By Gil Troy, HNN, 10-26-08
The “experience” argument has had a funny track record this campaign. Hillary Rodham Clinton tried to float her way to the White House based on her supposedly considerable experience – and lost. Barack Obama may be one of the least politically experienced politicians since that other Illinois pol, Abraham Lincoln, captured the White House, but most voters don’t seem to mind. In fact, the candidate who has been repeatedly denounced as inexperienced and unqualified to be president is the only national candidate with actual executive experience in the race, the former mayor and current governor of Alaska, Sarah Palin.
All this goes to show that a resume only tells part of the story. Any fair observer who has watched Palin’s interview with Katie Couric should admit to some reservations about Sarah Palin’s readiness to lead. Couric asked fair questions in a straightforward manner, and Palin often responded like an unprepared undergraduate who tries to reframe a question or sling broad generalizations about America to substitute for specific answers. Similarly, in her debate with Joe Biden, Palin came on strong but by mid-debate was sidestepping too much and repeatedly invoking her McCain-and-me-are-Mavericks mantra.
Most disturbing of all, Sarah Palin seems singularly unqualified in the field of foreign affairs, even though John McCain’s candidacy rode – and seems to be falling – on the argument of its primacy during these touchy times. I have no problem with Republicans who say “yes, she’s unqualified but I’m still voting for president and McCain is my choice.” I can even accept Republicans who argue that the media has been particularly tough on Palin and soft on Joe Biden, who has made a number of unacceptable factual errors on the campaign trail in addition to his role as gaffe-master general. But I have a hard time accepting those who claim that they have no concerns about Palin’s limited national experience and superficial understanding of foreign affairs.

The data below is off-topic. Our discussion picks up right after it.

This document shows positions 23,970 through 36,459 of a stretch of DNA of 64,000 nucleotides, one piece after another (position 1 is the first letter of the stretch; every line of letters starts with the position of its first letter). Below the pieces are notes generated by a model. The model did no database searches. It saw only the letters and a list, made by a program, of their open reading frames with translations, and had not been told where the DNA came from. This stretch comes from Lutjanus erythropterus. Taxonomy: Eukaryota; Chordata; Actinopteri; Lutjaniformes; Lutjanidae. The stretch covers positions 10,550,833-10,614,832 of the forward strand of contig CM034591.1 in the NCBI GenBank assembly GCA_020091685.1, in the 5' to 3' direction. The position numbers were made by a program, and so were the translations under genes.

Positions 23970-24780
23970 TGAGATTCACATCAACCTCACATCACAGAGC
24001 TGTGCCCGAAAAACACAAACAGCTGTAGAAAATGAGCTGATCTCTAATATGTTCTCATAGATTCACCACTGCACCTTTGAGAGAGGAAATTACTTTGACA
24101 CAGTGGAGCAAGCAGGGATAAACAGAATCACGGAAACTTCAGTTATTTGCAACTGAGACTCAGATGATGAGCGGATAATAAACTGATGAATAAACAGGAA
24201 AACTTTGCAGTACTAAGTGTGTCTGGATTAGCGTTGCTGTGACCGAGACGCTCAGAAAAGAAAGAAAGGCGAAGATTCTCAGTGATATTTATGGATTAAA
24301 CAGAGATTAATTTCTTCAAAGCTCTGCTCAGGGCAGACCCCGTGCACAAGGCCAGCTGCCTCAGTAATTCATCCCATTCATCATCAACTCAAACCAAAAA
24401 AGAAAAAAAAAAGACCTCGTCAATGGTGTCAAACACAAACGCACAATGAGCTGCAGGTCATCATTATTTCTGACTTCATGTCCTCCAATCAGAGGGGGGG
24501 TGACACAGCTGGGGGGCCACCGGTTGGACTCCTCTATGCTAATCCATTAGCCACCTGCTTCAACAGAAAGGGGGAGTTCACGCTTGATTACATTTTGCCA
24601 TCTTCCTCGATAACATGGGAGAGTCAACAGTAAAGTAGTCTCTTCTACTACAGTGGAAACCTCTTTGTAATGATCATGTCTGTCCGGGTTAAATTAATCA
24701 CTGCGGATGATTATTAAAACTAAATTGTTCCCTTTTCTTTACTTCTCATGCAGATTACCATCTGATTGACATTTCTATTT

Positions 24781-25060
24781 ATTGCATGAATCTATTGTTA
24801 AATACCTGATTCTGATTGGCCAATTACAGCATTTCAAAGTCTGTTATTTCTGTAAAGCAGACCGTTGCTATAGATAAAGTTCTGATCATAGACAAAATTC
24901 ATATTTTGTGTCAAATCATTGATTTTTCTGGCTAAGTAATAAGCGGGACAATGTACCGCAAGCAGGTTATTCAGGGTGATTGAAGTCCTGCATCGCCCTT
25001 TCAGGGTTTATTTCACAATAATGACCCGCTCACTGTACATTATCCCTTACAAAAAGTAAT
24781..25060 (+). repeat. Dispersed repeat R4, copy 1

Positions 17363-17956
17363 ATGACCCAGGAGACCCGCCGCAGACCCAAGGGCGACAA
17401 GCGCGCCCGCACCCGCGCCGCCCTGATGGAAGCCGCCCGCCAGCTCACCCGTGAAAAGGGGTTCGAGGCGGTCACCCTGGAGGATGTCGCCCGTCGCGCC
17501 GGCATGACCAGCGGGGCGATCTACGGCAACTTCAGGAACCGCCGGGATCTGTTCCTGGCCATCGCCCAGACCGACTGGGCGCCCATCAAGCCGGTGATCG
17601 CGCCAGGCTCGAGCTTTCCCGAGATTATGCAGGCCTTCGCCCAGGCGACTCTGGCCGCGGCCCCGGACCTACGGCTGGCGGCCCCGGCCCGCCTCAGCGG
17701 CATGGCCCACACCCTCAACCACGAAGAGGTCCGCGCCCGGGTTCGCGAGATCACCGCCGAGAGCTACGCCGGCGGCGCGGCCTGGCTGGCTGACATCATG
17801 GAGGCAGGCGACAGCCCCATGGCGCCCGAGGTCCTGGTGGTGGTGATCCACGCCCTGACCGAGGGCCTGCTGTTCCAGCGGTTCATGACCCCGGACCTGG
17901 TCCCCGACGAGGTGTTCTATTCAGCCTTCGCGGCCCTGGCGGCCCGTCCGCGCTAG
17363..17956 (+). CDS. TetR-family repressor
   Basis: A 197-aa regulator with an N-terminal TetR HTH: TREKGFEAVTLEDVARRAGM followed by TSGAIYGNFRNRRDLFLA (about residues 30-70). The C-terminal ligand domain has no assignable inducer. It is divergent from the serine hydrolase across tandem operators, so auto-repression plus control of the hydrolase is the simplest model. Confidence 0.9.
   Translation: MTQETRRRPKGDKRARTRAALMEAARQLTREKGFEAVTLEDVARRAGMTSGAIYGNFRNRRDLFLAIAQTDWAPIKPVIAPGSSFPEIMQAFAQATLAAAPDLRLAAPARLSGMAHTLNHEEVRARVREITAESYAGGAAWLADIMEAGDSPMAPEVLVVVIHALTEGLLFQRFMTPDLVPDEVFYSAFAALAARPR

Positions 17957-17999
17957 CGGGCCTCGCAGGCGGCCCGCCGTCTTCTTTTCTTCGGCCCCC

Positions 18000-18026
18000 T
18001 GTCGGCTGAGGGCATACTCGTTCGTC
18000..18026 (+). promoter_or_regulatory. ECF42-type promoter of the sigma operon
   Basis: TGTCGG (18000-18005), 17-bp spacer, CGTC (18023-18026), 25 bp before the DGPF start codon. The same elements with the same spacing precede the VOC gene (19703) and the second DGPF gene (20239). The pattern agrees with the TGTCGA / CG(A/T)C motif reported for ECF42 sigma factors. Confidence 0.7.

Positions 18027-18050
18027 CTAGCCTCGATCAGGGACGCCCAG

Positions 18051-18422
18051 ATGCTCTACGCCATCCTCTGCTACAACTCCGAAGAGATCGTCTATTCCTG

At the same time, it is extremely disturbing that most polls suggest that Al Franken is about to be elected Senator from Minnesota. Franken is not only unqualified, he has been a destructive force in American politics for years. That Minnesota, a state once known for its calm, constructive, progressive politics, could take this aggressive, mean-spirited, Democratic clown at all seriously shows how far American politics have fallen. We all know that we live in an age of celebrity and that stardom in one field transfers over to another arena far too easily. Jesse Ventura and Arnold Schwarzenegger may have been equally unqualified when they won their respective gubernatorial seats, but at least they had not been harming the system with harsh rhetoric and buffoonery for years. Al Franken is no better than Rush Limbaugh or Ann Coulter, who also should – by now — have talked their way out of being taken seriously by voters.
It is fashionable to lament that partisanship is blind. Actually, partisanship is myopic. Partisans have a distorted view of the world, wherein they are able to see the flaws in a rival party’s candidate while overlooking similar flaws in a candidate from their own camp. So here is my test for 2008. How many people are willing to denounce both Sarah Palin and Al Franken as unqualified for the respective positions they seek? Even at this late date, it is important to test ourselves and each other for consistency, to see if we have any objective standards – or it is all a matter of partisan positioning.
Parties serve an important role in American democracy, as do hard fought campaigns. But politics is about governing not just winning. Occasionally acknowledging your own party’s missteps is an important step in building those bridges of civility and mutuality that are essential for going forward the day after Election Day, a day that is rapidly approaching.